The first quarter of 2018 was a tough one for investors. It started on February 5th with the worst single-day point drop in history for the Dow Jones Industrial Average, which fell 1,175 points that day. Indeed, market volatility was back and, according to some pundits, here to stay.
Stock markets can be manic, prone to violent swings up and down depending on the mood of investors. But, for those who manage to ignore the daily headlines and stick to their investment plan, there wasn’t much to get excited about this quarter. In fact, a well-diversified investor could well have slept through the first three months of the year and woke up today without noticing anything unusual going on in his or her portfolio.
My RRSP, for example, which is invested broadly across the globe with Vanguard’s VXC and VCN, was up slightly for the quarter – a 0.72 percent gain. Not a stellar quarter by any means but not one that would have me fleeing for safety either.
My RESP, which is invested similarly inside of four TD e-Series index funds, was down a mere 0.79 percent. That’s a pretty steady quarter, despite all that market volatility.
What drives investing headlines? Greed and fear. Well, markets have been on fire since 2009 and, after the cryptocurrency hype fizzled out earlier this year, it seems we’ve run out of greedy headlines. Time to dial-up the fear factor and get investors thinking about (and reacting to) the next crash.
Long-term investors can safely ignore these headlines and instead focus on the things they can control. Regular contributions to a low-cost, broadly diversified portfolio along with a healthy bullshit filter that tunes out these useless distractions.
This Week’s Recap:
On Monday I wrote about my experience testing the Endy, Casper, and Bear mattresses.
On Wednesday Marie explained how to generate retirement cash flow from your investments.
And on Friday Marie wrote a checklist for new parents in the latest Boomer & Echo financial makeover.
Many thanks to Rob Carrick for including my post on how families can get more from the Canada Child Benefit in his latest Carrick on Money newsletter.
We’ll get into some helpful tax-related content next week as we gear up for the end of tax season. Stay tuned.
Morgan Housel with another exceptional post – this one on how to talk to people about money:
The best way to talk to people about money is keeping the phrases, “What do you want to do?” or “Whatever works for you,” loaded and ready to fire. You can explain to other people the history of what works and what hasn’t while acknowledging their preference to sleep well at night over your definition of “winning.”
Visual Capitalist beautifully charts the relationship between money and happiness, concluding that life satisfaction increases with wealth – up to a point.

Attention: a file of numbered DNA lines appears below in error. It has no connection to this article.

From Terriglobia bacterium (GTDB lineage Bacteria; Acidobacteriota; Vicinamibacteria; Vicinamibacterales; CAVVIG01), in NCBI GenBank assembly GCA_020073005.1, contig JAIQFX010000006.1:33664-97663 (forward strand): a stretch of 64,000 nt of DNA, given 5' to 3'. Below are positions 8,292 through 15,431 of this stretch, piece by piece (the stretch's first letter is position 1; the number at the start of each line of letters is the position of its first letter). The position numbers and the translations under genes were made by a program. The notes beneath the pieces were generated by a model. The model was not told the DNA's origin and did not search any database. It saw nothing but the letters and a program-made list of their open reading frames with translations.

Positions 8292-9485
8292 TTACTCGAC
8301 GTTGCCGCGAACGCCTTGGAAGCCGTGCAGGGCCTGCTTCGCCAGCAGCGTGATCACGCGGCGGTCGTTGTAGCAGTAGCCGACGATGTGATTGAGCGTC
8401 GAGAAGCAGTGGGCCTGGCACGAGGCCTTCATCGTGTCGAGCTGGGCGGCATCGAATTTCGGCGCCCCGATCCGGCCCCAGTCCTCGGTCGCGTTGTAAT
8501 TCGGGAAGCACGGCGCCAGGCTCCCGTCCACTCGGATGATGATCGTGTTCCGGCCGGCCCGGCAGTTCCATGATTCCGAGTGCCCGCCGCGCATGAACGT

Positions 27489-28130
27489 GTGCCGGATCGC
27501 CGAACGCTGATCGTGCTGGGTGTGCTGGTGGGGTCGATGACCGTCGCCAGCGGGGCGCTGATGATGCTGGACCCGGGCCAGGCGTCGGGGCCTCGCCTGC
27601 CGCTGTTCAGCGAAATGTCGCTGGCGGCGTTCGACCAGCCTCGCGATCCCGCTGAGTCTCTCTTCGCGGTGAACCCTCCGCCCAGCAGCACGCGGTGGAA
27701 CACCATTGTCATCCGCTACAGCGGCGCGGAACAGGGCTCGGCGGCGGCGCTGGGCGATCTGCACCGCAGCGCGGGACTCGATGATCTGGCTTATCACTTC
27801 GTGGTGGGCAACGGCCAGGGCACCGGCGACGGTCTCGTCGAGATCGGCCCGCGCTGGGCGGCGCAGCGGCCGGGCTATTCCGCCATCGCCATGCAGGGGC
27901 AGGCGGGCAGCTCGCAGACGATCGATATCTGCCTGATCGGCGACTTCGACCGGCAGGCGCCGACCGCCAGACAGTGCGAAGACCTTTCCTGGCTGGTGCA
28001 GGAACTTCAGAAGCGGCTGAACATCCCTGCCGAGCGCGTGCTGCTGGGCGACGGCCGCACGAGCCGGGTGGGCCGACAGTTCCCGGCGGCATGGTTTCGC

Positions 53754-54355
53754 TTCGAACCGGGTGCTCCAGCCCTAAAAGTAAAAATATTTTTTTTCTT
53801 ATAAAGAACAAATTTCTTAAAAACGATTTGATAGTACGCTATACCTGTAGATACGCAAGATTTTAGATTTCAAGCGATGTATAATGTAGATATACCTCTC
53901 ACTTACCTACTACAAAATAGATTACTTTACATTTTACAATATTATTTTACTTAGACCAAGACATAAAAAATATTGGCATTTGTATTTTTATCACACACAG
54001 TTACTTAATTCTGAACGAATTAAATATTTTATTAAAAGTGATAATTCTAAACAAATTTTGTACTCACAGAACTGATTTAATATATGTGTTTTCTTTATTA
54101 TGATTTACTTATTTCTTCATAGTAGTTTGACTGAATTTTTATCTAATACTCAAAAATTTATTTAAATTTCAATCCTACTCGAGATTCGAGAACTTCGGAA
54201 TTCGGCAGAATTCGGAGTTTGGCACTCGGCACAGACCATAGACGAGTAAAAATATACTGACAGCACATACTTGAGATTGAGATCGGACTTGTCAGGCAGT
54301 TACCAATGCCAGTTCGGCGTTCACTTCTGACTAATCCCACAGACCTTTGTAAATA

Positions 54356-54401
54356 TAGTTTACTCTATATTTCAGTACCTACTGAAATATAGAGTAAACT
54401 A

Canadians generally believe that owning your home is a smart investment while renting is a waste of money. In this episode of Common Sense Investing, Ben Felix explains why renting can make a lot of sense:
Money After Grad blogger Bridget Casey got into a Twitter war following this epic thread on the plight of Millennials:
Reasons Millennials are broke af in order of financial destructiveness:
– stagnant wages
– student loan debt
– cultural obsession with home ownership
– cost of childcare
– commute from suburbia
– 7+ year car loans
– lack of financial literacy
– avocado toast
— Bridget Casey (@moneyaftergrad) March 30, 2018
Behavioural economist Dan Ariely adds further context as to why it’s so hard for people in their 20s to “adult” these days:
“It’s becoming more difficult for young adults to think long-term, since they’re not reaching the milestones that typically force them to do so, such as getting married and having kids. Now, we have teenage years, take 2.”
Gen Y Money shares a brutally honest post about money and family, culminating with her estranged father asking her to lie to protect his real estate assets from a failed marriage.
Financial planner Shannon Lee Simmons shares an age-appropriate guide to talking to kids about money. One quibbled is with the advice that an allowance should be linked to chores to ‘mimic work’. As a parent of soon-to-be six and nine year-old daughters I’m on the opposite side of the fence when it comes to an allowance. I use it as a teaching tool for my kids to learn about money and that it can be used to spend, save, and give to others in need. Tying an allowance to chores puts the emphasis on the work rather than the money. Our kids still do chores, don’t get me wrong, but it’s for the same reason that we do them – because they need to be done, not because we expect to be compensated for tidying the house. /rant
On a lighter note, here’s Saturday Night Live’s Kate McKinnon having fun with financial literacy talking with kids about money:
Jason Heath says that when timing CPP and OAS with your workplace pension deferring CPP makes sense even if you expect a ‘bridge’ payment from your defined benefit plan.
Author Michael Drak says one of the biggest mistakes you can make is sacrificing your time with friends, just so you can work longer to save for your retirement.
Rob Carrick says the safe and sound choice in today’s mortgage market is to lock down a rate for five years and let borrowing costs do what they may. But here are two ways that make variable-rate mortgages the better deal right now.
You cannot transfer investments directly between TFSAs and RRSPs but you can sell for cash in one and repurchase them in another. BNN’s Dale Jackson explains:
Finally, an interesting read inside the strange odyssey of billionaire hedge-fund king Eddie Lampert, the majority shareholder of Sears and Kmart.
Have a great Easter weekend, everyone!